And yet when I look at the Journal’s deal with Apple … I don’t hate it? Sure, 50 percent is a ludicrous tax to put on a publisher, particularly one that publishes the caliber of news that the Journal does. But I think you can argue fairly that any revenue earned from this program is found money, and will not cannibalize Journal subscriptions. If casual readers like what they see, it may even generate a few new ones.
What I don’t understand about the Journal deal is the paper’s bet that it will generate way more than a few. In Bloomberg, Gerry Smith reported that the company is hiring 50 more journalists, some of whom may produce Apple-exclusive content. That’s an entire newsroom’s worth of new reporters, and they will cost millions of dollars.
The publisher will hire about 50 more journalists to write articles, some of which could run exclusively on Apple’s service, Lewis said. They’ll focus on nonfinancial beats, like sports, politics, culture and lifestyle. The Journal will likely expand its sports coverage specifically for the service and hire more political reporters, he said.
That’s a much bigger bet than I would make — but Rupert Murdoch has historically been more successful in creating media businesses than I have. (On the other hand, one of those was The Daily, an iPad-exclusive publication that died a quick death when not enough people subscribed to it.)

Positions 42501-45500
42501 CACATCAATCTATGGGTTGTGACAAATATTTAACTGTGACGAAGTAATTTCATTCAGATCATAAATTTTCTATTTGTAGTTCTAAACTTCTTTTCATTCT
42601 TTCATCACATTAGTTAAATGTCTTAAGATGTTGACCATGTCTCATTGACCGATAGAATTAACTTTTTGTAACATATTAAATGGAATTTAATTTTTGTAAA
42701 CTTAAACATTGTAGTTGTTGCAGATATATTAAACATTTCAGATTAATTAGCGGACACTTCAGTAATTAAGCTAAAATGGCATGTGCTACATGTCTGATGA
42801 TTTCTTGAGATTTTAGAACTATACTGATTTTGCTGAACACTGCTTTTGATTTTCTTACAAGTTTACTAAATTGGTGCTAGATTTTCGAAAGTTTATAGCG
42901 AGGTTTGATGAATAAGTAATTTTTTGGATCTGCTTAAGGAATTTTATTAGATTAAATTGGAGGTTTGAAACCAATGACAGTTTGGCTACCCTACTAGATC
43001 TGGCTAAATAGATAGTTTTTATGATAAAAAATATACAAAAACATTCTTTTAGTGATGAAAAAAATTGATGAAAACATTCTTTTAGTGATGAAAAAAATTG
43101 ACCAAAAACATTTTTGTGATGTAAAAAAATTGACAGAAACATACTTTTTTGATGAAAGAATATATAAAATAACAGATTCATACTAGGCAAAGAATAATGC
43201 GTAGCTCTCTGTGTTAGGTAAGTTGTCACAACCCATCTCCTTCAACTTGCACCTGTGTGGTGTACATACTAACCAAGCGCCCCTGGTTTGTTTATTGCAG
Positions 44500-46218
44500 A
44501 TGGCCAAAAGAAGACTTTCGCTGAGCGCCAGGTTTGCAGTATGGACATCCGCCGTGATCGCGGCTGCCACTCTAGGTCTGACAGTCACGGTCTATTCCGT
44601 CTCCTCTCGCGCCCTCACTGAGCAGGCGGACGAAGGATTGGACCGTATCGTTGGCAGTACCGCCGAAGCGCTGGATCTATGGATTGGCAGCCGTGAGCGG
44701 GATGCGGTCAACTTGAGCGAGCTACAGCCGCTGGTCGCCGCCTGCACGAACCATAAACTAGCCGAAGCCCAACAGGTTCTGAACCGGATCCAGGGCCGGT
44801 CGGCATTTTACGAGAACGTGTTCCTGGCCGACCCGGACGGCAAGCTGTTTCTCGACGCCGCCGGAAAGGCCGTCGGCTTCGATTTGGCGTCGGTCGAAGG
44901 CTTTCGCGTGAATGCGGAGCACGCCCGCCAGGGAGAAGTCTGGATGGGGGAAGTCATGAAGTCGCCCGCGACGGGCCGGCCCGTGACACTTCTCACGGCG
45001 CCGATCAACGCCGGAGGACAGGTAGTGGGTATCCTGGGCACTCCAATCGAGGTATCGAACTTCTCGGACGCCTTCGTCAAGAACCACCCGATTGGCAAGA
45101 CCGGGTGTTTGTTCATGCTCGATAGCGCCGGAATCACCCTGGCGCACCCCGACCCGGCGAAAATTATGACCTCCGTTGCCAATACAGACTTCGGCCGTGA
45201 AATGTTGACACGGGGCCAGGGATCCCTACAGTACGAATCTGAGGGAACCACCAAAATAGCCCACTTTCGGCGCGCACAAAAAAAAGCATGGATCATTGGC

As for the publishers who held their nose at Apple’s offer — with the New York Times and the Washington Post leading the way — I don’t hate that, either. Both of those publications have seen a huge spike in subscription revenue in the Trump era, empowering them to resist offers like Apple’s in the name of cultivating their own direct relationships with subscribers. Not everyone will thrive in the subscription-revenue era of journalism, but surely the Times and the Post are two of the best positioned to do so. (Here I’ll disclose that The Verge’s parent company, Vox Media, has an offering in the Apple News+ bundle.)
Ultimately, I think all publishers are better served building their own audiences than fending for Apple’s crumbs. The collapse in Facebook traffic to journalism, with its attendant job losses, should be too fresh a memory for anyone want to relive the experience so soon. But if you’re going to fight for scraps, you might as well do it the way the Journal is: giving away the thing anyone could already get elsewhere for free, in exchange for money you never expected to get anyway.

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The long, complicated, and extremely frustrating history of Medium, 2012–present
Facebook’s former chief security officer Alex Stamos on protecting content moderators
Apple Event 2019: TV plus shows, News, Oprah and biggest announcements
Mueller and the Conspiracy Around the Corner
After New Zealand, is it time for Facebook Live to be shut down?
A tragedy that calls for more than words: The need for the tech sector to learn and act after events in New Zealand
And finally ...
Quitting Social Media Will Save Your Life. I Think.